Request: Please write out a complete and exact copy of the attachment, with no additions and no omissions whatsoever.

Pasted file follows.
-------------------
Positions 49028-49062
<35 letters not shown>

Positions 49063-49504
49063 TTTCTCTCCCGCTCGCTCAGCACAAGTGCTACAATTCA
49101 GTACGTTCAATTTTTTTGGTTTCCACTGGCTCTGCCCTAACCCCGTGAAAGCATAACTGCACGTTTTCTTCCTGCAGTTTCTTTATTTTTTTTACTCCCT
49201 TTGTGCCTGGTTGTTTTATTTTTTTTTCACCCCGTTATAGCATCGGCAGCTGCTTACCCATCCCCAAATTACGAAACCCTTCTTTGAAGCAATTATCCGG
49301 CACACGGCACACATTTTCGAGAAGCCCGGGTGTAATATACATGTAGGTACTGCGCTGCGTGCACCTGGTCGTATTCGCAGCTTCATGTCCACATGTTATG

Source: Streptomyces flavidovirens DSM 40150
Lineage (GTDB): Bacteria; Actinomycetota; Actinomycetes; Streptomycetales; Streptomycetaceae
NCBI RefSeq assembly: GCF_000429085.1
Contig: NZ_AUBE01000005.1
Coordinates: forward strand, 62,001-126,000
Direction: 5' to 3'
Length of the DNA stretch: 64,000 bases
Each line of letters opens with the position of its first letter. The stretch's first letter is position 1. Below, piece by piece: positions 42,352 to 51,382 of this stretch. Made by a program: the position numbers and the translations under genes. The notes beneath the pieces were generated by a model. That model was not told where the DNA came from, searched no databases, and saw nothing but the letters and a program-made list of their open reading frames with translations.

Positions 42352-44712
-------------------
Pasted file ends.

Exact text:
Positions 49028-49062
<35 letters not shown>

Positions 49063-49504
49063 TTTCTCTCCCGCTCGCTCAGCACAAGTGCTACAATTCA
49101 GTACGTTCAATTTTTTTGGTTTCCACTGGCTCTGCCCTAACCCCGTGAAAGCATAACTGCACGTTTTCTTCCTGCAGTTTCTTTATTTTTTTTACTCCCT
49201 TTGTGCCTGGTTGTTTTATTTTTTTTTCACCCCGTTATAGCATCGGCAGCTGCTTACCCATCCCCAAATTACGAAACCCTTCTTTGAAGCAATTATCCGG
49301 CACACGGCACACATTTTCGAGAAGCCCGGGTGTAATATACATGTAGGTACTGCGCTGCGTGCACCTGGTCGTATTCGCAGCTTCATGTCCACATGTTATG

Source: Streptomyces flavidovirens DSM 40150
Lineage (GTDB): Bacteria; Actinomycetota; Actinomycetes; Streptomycetales; Streptomycetaceae
NCBI RefSeq assembly: GCF_000429085.1
Contig: NZ_AUBE01000005.1
Coordinates: forward strand, 62,001-126,000
Direction: 5' to 3'
Length of the DNA stretch: 64,000 bases
Each line of letters opens with the position of its first letter. The stretch's first letter is position 1. Below, piece by piece: positions 42,352 to 51,382 of this stretch. Made by a program: the position numbers and the translations under genes. The notes beneath the pieces were generated by a model. That model was not told where the DNA came from, searched no databases, and saw nothing but the letters and a program-made list of their open reading frames with translations.

Positions 42352-44712